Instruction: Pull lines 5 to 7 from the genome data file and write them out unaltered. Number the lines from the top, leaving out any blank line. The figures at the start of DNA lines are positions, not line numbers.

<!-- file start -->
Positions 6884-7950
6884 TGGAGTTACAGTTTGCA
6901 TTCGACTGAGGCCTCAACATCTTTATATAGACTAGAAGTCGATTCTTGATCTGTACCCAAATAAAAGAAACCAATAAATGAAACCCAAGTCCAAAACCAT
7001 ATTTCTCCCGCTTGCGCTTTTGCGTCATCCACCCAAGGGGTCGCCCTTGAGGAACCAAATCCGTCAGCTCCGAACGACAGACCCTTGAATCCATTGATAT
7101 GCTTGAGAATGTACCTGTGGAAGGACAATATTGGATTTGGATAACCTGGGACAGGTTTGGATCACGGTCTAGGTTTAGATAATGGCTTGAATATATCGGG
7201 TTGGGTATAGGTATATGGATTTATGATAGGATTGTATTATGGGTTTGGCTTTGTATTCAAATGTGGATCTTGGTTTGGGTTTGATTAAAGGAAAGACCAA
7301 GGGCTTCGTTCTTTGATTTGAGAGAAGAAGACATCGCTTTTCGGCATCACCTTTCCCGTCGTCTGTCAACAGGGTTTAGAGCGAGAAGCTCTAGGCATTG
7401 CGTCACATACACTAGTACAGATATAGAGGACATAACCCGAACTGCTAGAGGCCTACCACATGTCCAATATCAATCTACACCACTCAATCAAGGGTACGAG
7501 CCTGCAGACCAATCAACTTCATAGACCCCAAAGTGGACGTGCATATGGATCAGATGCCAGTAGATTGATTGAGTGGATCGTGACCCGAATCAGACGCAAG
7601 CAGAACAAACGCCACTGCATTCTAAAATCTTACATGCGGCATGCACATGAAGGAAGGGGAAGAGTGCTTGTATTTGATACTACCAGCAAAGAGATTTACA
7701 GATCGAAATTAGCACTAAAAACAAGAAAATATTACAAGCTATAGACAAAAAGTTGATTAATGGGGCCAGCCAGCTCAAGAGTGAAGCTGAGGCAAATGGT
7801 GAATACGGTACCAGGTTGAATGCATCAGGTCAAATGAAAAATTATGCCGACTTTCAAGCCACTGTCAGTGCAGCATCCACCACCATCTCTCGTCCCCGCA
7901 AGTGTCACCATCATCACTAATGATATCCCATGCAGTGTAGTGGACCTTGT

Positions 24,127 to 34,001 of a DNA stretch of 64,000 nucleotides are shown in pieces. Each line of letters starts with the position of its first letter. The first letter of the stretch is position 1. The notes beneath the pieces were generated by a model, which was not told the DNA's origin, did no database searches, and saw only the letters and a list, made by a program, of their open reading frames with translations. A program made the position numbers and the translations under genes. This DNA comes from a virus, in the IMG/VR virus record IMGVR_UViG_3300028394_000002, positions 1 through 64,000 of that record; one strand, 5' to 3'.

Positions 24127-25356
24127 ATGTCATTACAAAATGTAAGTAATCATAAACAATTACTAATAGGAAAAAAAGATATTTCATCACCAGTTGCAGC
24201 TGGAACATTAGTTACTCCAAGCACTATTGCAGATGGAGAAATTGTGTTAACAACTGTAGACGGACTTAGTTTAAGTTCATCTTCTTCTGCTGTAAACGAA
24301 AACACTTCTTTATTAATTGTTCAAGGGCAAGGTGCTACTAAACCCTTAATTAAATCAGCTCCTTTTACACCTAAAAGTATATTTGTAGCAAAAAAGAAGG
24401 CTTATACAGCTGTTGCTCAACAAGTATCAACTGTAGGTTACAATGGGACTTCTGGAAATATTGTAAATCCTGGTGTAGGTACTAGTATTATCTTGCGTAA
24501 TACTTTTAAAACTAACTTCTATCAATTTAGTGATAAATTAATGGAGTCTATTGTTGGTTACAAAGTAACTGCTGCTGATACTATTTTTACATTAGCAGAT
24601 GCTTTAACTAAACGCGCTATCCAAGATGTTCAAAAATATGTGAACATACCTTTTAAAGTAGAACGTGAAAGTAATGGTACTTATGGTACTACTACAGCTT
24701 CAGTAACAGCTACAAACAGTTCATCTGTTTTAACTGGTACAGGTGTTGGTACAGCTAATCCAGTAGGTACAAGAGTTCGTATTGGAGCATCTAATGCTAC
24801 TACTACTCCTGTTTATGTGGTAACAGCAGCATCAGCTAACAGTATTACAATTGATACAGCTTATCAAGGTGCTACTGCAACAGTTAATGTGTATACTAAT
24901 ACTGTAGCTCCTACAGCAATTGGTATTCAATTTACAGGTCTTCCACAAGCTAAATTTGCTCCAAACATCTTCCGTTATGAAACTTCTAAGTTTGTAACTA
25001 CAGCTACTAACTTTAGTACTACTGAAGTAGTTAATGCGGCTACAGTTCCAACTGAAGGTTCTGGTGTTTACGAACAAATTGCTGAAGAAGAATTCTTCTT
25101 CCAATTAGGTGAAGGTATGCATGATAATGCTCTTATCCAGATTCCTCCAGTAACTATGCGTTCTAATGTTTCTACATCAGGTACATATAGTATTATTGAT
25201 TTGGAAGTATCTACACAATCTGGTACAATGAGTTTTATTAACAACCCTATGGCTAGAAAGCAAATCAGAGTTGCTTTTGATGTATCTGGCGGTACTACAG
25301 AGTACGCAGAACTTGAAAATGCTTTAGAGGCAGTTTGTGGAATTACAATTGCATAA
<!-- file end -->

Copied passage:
7101 GCTTGAGAATGTACCTGTGGAAGGACAATATTGGATTTGGATAACCTGGGACAGGTTTGGATCACGGTCTAGGTTTAGATAATGGCTTGAATATATCGGG
7201 TTGGGTATAGGTATATGGATTTATGATAGGATTGTATTATGGGTTTGGCTTTGTATTCAAATGTGGATCTTGGTTTGGGTTTGATTAAAGGAAAGACCAA
7301 GGGCTTCGTTCTTTGATTTGAGAGAAGAAGACATCGCTTTTCGGCATCACCTTTCCCGTCGTCTGTCAACAGGGTTTAGAGCGAGAAGCTCTAGGCATTG